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Gay News Sponsor Windy City Times 2023-02-22



by Karen Hawkins

This article shared 4188 times since Wed Aug 1, 2001
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When Edgewater resident Eva* finally got away from the three women who attacked her at the Montrose Harbor celebration last Sunday, June 24, she thought her horrifying ordeal was finally over. But that was before she started dealing with the Chicago police department, she said.

"I cannot believe that they just did not care," she said of the officers. "I had to protect myself; all I had was the police."

*Eva has asked that her real name not be used.

She said she was enjoying herself at the Montrose party when she decided to walk with some friends to the bathroom. She was headed back to the stage area when the attack began.

"Next thing I know, someone has me by the hair. All I see is sky, and I'm going backward," she said. She hit the ground and felt things hitting her head.

"I was terrified, I was dazed. I kept being swirled around," she said. "I felt like I was going to die."

As she saw something being passed around;an object she later learned was a bottle that was used to hit her&emdash;she finally caught a good look at one of her attackers' faces. And it was a face she knew well, because it was someone who had attacked her months before at Biology Bar.

The past dispute had involved jealousy over a third woman, who, she was disappointed to discover, was involved in this attack. Those two, plus a third woman she didn't recognize, repeatedly hit and beat her, slashing her back and cutting away the bikini top she was wearing.

A crowd had started to gather, and she said, "I lost consciousness. I remember someone saying, 'Baby, you're bleeding. You're bleeding bad.'"

Eventually, her attackers began to scatter, but not before taking her purse. As she realized they were escaping, she ran after them, bleeding and now topless. Bystanders stopped her, giving her a shirt and calling the police.

She was relieved, she said, until the police arrived and were so dismissive of her.

"I had to make them go stop ( the attackers ) from leaving," she said, noting that she could see the three women trying to drive away.

The officers let her sit in a squad while they talked to the three women. She was then told that if she filed charges, her attackers had vowed to follow suit.

She stood her ground, asking that they be arrested and charged for attacking her. Despite her pleas, she said, the women were released. At presstime they had not been arrested.

In the meantime, officers had called an ambulance, which arrived before she could give her side of the story to police. Officers ordered her to get into the ambulance and give a report from the emergency room. When she insisted that she file a report first, officers decided that she had refused treatment and sent the ambulance away.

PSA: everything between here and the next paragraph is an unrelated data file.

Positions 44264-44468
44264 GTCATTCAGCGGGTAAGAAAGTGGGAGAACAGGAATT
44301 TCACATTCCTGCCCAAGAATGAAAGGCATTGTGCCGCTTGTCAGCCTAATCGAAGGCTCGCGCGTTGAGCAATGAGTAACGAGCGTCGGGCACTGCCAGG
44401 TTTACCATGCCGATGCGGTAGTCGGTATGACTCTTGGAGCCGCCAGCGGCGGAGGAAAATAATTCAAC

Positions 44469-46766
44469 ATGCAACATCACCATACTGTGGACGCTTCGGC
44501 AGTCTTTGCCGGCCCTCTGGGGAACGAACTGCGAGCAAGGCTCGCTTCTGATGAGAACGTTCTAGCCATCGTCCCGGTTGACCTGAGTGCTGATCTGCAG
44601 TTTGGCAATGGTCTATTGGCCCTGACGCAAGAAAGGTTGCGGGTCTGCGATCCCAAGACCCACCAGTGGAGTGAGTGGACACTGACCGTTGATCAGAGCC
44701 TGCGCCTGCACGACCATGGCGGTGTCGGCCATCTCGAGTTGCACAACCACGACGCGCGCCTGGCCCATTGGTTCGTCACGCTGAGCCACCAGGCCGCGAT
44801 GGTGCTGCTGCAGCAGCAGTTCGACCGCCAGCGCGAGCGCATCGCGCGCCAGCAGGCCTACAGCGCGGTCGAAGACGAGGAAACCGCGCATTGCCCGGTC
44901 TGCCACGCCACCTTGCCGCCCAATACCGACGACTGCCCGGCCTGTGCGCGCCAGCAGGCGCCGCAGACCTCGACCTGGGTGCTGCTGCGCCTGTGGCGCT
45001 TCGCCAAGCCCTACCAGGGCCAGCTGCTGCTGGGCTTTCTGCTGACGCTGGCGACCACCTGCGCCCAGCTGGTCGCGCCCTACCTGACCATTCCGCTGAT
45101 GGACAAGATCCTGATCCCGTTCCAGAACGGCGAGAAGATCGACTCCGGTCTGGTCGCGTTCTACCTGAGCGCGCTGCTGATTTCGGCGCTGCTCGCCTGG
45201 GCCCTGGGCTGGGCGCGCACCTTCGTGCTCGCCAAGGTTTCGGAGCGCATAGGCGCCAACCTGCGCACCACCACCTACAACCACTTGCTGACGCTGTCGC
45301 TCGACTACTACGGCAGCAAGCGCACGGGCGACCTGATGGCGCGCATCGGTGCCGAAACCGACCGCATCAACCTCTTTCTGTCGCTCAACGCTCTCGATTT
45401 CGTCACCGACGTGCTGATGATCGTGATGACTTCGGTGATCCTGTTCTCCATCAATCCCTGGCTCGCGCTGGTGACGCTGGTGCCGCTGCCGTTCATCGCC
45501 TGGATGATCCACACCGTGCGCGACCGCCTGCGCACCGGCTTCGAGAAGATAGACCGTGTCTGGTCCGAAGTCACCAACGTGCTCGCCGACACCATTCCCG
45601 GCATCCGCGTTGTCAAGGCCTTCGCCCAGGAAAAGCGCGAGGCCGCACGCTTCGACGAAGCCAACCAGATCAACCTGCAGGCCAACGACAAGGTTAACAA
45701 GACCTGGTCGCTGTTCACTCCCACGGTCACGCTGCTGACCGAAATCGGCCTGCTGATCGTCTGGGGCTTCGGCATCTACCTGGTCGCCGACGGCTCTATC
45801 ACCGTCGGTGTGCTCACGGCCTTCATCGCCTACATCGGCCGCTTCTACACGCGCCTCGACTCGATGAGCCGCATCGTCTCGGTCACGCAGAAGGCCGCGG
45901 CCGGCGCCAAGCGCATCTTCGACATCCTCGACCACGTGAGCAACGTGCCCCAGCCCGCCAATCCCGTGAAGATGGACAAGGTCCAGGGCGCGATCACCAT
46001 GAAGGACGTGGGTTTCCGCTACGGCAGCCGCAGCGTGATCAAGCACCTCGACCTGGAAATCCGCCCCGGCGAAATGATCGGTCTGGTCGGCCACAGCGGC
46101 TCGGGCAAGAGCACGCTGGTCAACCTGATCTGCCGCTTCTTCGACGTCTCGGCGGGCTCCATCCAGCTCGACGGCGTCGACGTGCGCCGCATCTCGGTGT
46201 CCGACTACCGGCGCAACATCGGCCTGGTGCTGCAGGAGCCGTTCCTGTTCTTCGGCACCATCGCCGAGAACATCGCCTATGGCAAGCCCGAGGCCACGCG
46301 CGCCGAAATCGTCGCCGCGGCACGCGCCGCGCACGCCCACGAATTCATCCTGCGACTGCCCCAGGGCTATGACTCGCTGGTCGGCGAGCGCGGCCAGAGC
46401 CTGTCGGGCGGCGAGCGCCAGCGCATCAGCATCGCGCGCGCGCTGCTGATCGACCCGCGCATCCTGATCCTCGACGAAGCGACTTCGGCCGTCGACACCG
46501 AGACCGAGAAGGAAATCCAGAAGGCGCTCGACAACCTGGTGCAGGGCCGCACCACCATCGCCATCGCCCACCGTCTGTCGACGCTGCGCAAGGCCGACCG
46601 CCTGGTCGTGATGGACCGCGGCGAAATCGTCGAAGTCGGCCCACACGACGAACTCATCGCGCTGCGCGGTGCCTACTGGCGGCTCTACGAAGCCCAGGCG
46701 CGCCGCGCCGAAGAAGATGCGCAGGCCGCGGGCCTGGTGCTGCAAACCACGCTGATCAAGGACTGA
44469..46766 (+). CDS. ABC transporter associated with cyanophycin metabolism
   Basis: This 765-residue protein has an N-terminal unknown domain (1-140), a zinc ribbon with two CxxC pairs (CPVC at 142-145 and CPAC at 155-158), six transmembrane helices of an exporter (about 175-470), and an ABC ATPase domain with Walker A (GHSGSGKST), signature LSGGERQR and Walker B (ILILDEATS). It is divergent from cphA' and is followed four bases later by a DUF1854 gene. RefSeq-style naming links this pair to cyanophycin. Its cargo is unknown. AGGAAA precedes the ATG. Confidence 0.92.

"By this point, I'm barely standing," she said.

She remembers the next few minutes as a flurry of attempts to get police to take down her story. One officer finally scolded her that they had taken a report, saying, "You keep repeating yourself. All of the things you've been yelling, that's what we put in the report."

"I just kept fighting for my rights," she said. "I had no weapons, all I had were words and that's all I used to protect myself."

Luckily, she had run into a friend, who stayed with her and helped her talk to the police. As her friend held her, Eva said one of the officers looked disgusted by their touching.

"How can you patrol our neighborhood and act like you can't stand us?" she said. "You might as well have the Ku Klux Klan patrol the South side."

Her friend finally walked her to a nearby hospital, where she waited two hours without being seen. Frustrated, she went home and headed straight to the state's attorney's office the next morning. On the way home from there, she felt woozy, and a stranger called an ambulance for her. There she learned she had a mild concussion and needed six stitches. In the days after the attack, her speech was impaired, and she has started to have migraines.

As she tries to make sense of the attack and its aftermath, Eva has found some humor in the situation.

"Thank God for ( hair ) weave, honey, because it saved my life," she said, adding that her hair extensions helped cushion the blows to her head.

She wants to pursue not only charges against her attackers, but complaints against the officers involved.

"They need sensitivity training," she said. "They're treating us like we're animals."

Police officials could not be reached for comment by presstime.

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This article shared 4188 times since Wed Aug 1, 2001
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